Archive for March, 2011
For quite some time I racked my brain to try and figure out how I can take advantage of our local market. To this point I have tried:
- Walking into local private practices and introducing myself and providing a discount on their first order with us.
- Walking through hospitals putting up magnets & fliers.
- We will be sponsoring a local (put on by U of Minnesota) fundraising event benefiting the Smile Network in April (I will write more about this in the near future).
- Just general networking and telling people (I sponsor our rec league basketball team).
- Putting us on Google’s local results map.
To this point none of these things have worked, at all (I have high hopes for the fundraiser). But, like everything else we do, none of these things cost very much and if I hadn’t tried them I wouldn’t know. Here is the newest idea.
One of our suppliers also publishes a new “scrubs magazine.” They will sell us as many of these as we want for .01/each and they come out quarterly. The magazine has stories and tips about and for health care professionals. It has had a pretty good response from what I have heard. I have also heard that in a hospital a magazine like this gets into at least 4 sets of hands.
I am going to buy 500 of these things for a grand total of $5.00, then I am going to have stickers with our logo and website made (think the round white stickers that people put everywhere). I am also going to make a bunch of 1/3 page 10% off coupons. I am then going to stick our logo on the front of each magazine (just covering up the UPC code). On the inside cover I am going to use the removable sticky stuff to stick on 3 10% off coupons (It will be obvious each coupon can only be used 1 time/person). I am then going to drop the magazines off at 500 private practices and hospitals to see what happens.
I figure it won’t cost much and who knows, maybe it will work.
I will let you know.
When we laid the original groundwork and design for scrubadoo.com we paid a whopping $1,500. That’s it. At the time it felt like a ton of money. As it turns out, I think we got an amazing deal. The general layout and design of the site has changed very little from the beginning.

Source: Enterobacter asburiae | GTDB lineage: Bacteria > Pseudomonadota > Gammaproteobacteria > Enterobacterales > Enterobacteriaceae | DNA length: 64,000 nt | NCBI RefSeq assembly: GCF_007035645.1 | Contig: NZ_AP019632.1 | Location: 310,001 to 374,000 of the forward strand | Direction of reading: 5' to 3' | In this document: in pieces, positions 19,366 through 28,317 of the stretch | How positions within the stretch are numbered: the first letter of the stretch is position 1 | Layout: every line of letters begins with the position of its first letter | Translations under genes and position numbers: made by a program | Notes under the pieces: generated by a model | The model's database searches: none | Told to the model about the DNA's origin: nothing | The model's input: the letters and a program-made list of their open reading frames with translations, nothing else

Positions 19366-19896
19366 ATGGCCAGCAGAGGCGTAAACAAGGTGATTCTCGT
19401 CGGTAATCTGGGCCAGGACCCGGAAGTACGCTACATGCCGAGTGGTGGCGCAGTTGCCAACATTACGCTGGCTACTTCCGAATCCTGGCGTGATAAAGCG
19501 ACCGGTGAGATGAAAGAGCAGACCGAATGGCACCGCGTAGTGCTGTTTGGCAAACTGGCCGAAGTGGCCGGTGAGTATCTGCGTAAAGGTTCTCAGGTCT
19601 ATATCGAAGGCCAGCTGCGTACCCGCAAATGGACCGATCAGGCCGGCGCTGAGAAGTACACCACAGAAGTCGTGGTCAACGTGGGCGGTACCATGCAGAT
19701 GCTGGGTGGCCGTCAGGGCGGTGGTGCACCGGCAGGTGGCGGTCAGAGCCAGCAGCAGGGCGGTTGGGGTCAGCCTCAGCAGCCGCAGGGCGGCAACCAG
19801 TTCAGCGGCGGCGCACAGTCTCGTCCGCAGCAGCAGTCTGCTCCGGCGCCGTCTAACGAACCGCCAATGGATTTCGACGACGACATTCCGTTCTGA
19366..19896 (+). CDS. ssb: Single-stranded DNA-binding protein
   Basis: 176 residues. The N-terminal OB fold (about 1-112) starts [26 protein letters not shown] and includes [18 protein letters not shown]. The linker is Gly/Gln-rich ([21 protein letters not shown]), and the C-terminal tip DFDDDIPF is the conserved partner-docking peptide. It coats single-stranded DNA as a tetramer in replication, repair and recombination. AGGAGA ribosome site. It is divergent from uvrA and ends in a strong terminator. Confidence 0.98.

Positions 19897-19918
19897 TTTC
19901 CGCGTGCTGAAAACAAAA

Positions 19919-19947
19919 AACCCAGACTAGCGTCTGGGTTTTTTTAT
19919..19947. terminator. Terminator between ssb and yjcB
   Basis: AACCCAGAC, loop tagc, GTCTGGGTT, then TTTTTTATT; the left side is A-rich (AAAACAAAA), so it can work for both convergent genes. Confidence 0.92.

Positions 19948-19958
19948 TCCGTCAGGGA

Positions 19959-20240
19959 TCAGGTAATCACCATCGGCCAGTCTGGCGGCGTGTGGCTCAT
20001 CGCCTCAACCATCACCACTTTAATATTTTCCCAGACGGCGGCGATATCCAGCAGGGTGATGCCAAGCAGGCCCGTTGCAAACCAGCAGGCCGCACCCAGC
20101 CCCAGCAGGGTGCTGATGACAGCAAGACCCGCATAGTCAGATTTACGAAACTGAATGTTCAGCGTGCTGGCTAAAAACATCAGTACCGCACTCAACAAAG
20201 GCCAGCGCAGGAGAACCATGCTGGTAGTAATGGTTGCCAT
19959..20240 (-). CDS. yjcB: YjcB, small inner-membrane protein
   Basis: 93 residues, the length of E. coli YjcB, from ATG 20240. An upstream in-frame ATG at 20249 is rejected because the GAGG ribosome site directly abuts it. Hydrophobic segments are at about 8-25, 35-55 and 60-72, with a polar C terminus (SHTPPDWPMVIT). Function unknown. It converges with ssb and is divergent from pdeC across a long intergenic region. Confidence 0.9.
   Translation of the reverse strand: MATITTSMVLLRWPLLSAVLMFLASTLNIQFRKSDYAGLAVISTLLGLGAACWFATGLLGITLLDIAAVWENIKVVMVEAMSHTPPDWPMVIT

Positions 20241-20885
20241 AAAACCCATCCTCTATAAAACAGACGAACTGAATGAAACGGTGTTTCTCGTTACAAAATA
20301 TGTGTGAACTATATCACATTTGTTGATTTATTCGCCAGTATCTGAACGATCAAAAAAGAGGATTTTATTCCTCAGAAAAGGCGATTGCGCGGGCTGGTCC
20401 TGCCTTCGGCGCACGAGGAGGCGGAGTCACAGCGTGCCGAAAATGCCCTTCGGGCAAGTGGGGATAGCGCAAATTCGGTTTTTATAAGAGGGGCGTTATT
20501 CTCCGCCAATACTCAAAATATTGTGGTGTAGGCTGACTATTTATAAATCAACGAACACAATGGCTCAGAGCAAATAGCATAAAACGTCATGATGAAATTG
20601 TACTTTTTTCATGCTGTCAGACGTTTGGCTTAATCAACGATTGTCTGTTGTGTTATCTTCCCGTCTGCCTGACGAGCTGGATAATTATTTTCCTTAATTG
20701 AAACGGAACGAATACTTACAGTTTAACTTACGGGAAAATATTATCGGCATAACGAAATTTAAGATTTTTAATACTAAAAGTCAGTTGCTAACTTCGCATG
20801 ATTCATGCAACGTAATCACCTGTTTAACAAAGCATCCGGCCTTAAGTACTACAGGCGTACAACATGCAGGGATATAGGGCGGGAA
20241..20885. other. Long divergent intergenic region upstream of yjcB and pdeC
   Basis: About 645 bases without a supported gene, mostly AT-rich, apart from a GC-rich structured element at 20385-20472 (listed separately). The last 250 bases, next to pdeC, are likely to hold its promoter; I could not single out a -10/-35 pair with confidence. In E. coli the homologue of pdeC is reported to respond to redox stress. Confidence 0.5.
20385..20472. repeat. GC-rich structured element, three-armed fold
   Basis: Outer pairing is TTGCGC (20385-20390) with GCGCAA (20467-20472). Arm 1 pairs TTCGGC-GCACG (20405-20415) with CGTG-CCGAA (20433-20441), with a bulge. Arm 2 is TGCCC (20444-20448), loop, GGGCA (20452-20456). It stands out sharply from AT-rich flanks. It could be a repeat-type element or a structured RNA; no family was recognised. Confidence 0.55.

Since that time we have spent what currently seems like a ridiculous amount of money on back end development to automate and make the site more user friendly. My largest headache continues to be my inability to find a developer, or development team, that is reasonably priced and knocks things out in a reasonable time-frame. Since our initial development, my experience with programmers has been a series of short-lived free-lancers that work on the site for a month or two and then flake out. I recently upgraded to a larger, much more expensive, company with the hopes that our development needs would be taken care of by them into the foreseeable future. While we still are very much in bootstrapping mode I thought if we could establish a real partnership here it would be very valuable into the future, even if it was more expensive than other options I could have found.
Before I go any further let me say one thing:
1. I trust this new company fully. I truly believe they will do good work and are very honest. This was true before I hired them and holds true today.
While the work they have done actually works (which is more than I can say for some of the previous people I have worked with) I think they are used to working with companies much larger than us that are far less worried about budget. We signed on for two back-end projects which we were quoted at 35-40 hours for. Two weeks later we have 9/10′s of one project done and the other yet to be started and we have been billed for 37 hours of work (keep in mind these hours cost about twice as much as what I am used to paying). (On another note the work they have completed was an update of a system that cost me $500 to build originally…).
That really sucks.
Unfortunately we are not yet printing money here at scrubadoo (although I did take a $1,000 paycheck for the first time ever in January so I could afford to pay my student loans) so it is really difficult to deal with an overage of twice what I have paid myself in the entire first two years of scrubadoo’s existence.
Here are the decisions I need to make/think about:
1. Do I stay with this company and slow down my development process (due to capitol restraints) or do I continue to try the free-lance route.
2. Will we ever get out of the bootstrap mode? This was truly my first foray into what I would consider a solution for an established company. It is expensive. It saves me the headache of worrying about the job being done properly, however now I have a new headache of how am I going to pay them.
3. Should we ever get out of the bootstrap mode? Or is this state of mind something that will always be beneficial to the company.
Anyhow, I received the invoice for the first 37 hours of work at about 5:30 today….what a shitty start to the weekend.